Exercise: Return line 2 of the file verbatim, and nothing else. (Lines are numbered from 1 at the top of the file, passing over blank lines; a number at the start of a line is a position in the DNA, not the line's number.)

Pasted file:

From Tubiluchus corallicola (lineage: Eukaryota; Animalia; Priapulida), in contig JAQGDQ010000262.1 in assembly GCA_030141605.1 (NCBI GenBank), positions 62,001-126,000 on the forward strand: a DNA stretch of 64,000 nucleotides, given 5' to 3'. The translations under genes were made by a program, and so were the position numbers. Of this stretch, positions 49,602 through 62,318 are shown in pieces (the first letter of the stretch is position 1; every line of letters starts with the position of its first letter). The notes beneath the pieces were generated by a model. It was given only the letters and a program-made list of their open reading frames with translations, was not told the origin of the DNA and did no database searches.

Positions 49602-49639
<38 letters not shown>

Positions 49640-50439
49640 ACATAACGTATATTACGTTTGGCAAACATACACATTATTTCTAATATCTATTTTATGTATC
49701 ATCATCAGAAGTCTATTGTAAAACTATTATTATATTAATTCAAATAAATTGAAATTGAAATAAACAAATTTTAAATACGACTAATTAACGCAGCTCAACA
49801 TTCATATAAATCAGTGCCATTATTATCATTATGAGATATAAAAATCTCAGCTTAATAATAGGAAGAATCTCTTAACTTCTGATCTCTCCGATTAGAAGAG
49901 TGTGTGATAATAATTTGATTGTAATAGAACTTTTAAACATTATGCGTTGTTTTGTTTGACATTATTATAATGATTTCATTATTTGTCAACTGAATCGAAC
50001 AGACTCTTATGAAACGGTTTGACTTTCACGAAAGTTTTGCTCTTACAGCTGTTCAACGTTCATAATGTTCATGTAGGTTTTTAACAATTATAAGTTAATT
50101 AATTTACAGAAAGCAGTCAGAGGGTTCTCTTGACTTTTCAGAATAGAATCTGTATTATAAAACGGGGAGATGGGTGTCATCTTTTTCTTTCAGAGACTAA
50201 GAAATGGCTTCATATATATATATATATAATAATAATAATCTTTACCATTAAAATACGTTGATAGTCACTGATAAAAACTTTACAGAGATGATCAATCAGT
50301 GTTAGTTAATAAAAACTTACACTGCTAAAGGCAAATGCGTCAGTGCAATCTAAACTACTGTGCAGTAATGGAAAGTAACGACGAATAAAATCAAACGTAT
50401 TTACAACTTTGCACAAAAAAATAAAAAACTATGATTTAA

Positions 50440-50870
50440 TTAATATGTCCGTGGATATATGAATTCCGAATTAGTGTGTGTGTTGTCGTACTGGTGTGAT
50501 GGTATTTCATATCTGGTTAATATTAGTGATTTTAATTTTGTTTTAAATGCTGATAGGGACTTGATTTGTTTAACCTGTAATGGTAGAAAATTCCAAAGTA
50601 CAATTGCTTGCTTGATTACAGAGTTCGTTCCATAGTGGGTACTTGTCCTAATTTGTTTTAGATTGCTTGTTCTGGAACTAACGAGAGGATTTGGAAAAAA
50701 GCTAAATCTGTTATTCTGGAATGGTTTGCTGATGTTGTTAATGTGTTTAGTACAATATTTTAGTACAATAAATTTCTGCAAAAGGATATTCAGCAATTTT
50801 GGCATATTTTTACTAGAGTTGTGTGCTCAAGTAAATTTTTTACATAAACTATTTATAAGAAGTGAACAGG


Positions 49602-49639